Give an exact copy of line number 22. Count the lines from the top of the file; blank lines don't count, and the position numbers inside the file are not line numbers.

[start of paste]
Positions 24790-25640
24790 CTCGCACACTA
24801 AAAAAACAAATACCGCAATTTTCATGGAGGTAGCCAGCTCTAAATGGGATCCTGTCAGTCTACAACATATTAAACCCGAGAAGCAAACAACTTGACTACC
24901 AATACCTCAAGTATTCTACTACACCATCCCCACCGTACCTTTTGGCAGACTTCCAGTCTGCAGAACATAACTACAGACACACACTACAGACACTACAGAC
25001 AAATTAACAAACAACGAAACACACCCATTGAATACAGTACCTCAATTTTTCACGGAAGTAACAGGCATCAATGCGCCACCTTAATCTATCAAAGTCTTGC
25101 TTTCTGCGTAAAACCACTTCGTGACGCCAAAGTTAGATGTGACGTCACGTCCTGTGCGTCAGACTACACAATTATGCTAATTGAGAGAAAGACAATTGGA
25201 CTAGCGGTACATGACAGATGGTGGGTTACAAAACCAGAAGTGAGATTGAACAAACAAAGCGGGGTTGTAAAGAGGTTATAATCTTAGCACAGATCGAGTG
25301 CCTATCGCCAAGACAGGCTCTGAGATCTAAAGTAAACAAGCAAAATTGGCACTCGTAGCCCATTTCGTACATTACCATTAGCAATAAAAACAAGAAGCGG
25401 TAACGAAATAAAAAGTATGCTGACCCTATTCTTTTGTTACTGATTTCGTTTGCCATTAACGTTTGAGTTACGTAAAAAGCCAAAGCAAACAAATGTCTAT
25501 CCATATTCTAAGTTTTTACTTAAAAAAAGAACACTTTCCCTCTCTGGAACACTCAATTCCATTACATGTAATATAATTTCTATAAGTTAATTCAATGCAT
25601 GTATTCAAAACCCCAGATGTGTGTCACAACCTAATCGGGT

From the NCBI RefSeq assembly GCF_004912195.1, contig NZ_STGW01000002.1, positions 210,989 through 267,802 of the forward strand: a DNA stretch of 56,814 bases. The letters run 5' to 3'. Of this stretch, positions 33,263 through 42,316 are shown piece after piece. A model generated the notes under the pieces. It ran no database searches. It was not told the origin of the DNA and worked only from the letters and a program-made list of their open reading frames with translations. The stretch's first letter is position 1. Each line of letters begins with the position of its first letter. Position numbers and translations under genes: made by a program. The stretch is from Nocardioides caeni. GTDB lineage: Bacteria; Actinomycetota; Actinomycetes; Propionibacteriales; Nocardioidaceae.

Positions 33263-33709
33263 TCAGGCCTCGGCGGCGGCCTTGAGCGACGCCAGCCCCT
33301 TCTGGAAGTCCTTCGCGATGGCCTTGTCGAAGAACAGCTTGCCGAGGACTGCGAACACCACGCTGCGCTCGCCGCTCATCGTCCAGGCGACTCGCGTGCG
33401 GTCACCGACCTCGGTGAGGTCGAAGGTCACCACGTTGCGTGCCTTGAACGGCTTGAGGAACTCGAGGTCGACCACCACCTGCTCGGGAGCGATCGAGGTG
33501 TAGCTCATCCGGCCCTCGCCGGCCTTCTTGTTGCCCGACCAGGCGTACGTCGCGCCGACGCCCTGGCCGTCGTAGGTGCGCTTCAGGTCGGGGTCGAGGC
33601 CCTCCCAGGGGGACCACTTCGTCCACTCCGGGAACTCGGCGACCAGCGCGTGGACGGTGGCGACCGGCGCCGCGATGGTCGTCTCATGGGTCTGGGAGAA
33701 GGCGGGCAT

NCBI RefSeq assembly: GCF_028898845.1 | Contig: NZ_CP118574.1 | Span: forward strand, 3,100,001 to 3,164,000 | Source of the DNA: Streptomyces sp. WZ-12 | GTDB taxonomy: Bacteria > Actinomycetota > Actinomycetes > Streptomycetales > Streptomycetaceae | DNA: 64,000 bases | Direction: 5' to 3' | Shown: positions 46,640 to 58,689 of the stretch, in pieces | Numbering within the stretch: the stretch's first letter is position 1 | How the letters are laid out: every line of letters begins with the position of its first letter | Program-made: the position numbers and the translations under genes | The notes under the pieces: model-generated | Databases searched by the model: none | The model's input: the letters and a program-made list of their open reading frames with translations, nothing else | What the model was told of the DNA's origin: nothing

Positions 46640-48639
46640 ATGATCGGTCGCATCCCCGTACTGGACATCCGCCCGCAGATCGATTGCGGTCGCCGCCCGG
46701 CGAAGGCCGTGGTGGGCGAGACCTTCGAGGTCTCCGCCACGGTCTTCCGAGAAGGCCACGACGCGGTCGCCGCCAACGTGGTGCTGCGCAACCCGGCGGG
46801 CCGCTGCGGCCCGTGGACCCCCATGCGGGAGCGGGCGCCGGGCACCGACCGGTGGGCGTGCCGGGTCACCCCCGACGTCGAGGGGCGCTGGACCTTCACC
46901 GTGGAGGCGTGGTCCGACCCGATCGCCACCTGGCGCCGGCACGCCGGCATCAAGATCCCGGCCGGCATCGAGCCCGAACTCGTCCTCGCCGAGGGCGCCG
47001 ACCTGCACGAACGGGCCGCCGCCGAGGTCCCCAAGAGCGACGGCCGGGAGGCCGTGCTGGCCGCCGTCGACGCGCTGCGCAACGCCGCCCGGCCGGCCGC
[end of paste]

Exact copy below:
46640 ATGATCGGTCGCATCCCCGTACTGGACATCCGCCCGCAGATCGATTGCGGTCGCCGCCCGG